Mobile payments is such a new concept that many in the media continue to inaccurately report what happened this week between Read Now
Retailers looking to provide wi-fi hotspots to consumers better justify them on the basis of higher sales rather than on fees for wi-fi Internet access, says a new study from researchers Frost & Sullivan.
Retailers looking to provide wi-fi hotspots to consumers better justify them on the basis of higher sales rather than on fees for wi-fi Internet access, says a new study from researchers Frost & Sullivan. “The phenomenal growth of hotspots available to the consumer for little or no charge makes it difficult for providers to justify service charges, resulting in lower revenues for the wi-fi hotspot services markets,” Frost & Sullivan says in its new report, U.S. Wi-Fi Hotspot Services Market.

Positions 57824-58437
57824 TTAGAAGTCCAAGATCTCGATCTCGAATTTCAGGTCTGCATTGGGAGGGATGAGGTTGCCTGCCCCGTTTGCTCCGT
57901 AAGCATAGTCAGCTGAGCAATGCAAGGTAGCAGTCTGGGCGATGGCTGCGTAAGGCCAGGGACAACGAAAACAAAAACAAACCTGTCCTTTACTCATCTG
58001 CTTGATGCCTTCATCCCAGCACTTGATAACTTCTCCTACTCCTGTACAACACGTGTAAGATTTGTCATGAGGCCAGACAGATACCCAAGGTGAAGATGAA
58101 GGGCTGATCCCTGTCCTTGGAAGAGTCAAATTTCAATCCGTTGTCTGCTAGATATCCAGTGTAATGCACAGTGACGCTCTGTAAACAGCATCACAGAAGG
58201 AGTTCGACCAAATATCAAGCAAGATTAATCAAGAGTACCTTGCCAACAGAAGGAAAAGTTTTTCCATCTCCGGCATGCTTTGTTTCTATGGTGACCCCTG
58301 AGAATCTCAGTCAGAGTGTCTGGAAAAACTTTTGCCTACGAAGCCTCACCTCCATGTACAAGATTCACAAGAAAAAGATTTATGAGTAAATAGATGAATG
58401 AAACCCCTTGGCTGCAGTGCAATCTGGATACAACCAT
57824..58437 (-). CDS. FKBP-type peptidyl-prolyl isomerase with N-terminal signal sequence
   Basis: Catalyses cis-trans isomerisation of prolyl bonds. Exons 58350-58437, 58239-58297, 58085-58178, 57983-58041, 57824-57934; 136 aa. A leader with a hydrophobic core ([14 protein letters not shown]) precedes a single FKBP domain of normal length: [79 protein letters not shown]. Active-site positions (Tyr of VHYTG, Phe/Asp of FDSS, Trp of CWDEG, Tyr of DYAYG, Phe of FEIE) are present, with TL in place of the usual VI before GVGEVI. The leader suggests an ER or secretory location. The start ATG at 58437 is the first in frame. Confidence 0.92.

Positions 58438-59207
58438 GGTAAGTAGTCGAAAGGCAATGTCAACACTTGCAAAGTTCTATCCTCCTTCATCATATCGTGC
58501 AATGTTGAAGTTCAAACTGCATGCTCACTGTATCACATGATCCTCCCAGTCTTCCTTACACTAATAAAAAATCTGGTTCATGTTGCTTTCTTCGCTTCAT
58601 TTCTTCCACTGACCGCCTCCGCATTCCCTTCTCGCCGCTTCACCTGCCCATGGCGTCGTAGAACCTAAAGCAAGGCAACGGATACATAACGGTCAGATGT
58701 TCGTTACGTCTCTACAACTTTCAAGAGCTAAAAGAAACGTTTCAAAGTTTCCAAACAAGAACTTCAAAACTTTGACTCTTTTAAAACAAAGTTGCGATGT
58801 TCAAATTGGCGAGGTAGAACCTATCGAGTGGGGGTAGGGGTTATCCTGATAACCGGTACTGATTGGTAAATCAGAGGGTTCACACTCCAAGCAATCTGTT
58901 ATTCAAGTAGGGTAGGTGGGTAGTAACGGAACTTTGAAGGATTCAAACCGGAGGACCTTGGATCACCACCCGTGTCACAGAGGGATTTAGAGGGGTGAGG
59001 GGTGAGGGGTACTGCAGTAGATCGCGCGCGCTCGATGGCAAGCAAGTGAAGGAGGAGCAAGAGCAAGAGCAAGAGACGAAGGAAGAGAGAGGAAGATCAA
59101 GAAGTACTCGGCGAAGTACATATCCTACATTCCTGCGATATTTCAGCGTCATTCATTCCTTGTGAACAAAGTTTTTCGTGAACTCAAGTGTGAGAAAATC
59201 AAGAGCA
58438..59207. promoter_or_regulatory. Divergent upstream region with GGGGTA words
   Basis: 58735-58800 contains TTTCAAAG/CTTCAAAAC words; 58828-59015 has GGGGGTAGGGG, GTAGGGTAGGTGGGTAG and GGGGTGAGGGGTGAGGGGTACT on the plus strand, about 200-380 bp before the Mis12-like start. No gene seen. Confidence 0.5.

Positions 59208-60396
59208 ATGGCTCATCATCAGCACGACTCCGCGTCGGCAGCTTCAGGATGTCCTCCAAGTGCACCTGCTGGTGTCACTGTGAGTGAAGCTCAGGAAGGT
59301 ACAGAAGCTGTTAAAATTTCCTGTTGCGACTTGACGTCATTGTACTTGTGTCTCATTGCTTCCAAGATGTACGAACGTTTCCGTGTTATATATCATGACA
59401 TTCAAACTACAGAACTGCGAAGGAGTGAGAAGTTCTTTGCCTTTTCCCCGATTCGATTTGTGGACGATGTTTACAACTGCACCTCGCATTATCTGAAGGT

A number of retailers, including Starbucks Corp., Borders Group Inc. and McDonald’s Corp., are making wireless Internet access--known as wi-fi for wireless fidelity--hotspots available to customers for a fee. Others, such as Schlotzsky’s Deli, are offering free access.
Although wi-fi revenues totaled $18 million in 2002 and are projected to reach $1.4 billion by 2009, “the proliferation of free hotspots--over 600 across North America in 2002--makes the customer price conscious, therefore making it more difficult for providers to expand Wi-Fi services,” the report says. Freenets--large community or civic wireless networks--threaten to render wi-fi hotspots redundant as their coverage increases, the report says.